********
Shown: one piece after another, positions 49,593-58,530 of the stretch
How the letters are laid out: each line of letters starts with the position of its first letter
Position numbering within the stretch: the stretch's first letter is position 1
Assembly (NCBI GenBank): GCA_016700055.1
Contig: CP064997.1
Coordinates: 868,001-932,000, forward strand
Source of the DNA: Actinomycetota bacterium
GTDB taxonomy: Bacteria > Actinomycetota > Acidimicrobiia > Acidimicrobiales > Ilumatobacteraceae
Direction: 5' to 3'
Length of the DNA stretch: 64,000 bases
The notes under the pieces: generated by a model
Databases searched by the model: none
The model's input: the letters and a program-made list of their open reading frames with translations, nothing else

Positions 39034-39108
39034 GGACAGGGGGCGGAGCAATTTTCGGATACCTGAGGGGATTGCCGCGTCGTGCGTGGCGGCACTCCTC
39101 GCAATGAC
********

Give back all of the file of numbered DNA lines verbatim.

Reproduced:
Shown: one piece after another, positions 49,593-58,530 of the stretch
How the letters are laid out: each line of letters starts with the position of its first letter
Position numbering within the stretch: the stretch's first letter is position 1
Assembly (NCBI GenBank): GCA_016700055.1
Contig: CP064997.1
Coordinates: 868,001-932,000, forward strand
Source of the DNA: Actinomycetota bacterium
GTDB taxonomy: Bacteria > Actinomycetota > Acidimicrobiia > Acidimicrobiales > Ilumatobacteraceae
Direction: 5' to 3'
Length of the DNA stretch: 64,000 bases
The notes under the pieces: generated by a model
Databases searched by the model: none
The model's input: the letters and a program-made list of their open reading frames with translations, nothing else

Positions 39034-39108
39034 GGACAGGGGGCGGAGCAATTTTCGGATACCTGAGGGGATTGCCGCGTCGTGCGTGGCGGCACTCCTC
39101 GCAATGAC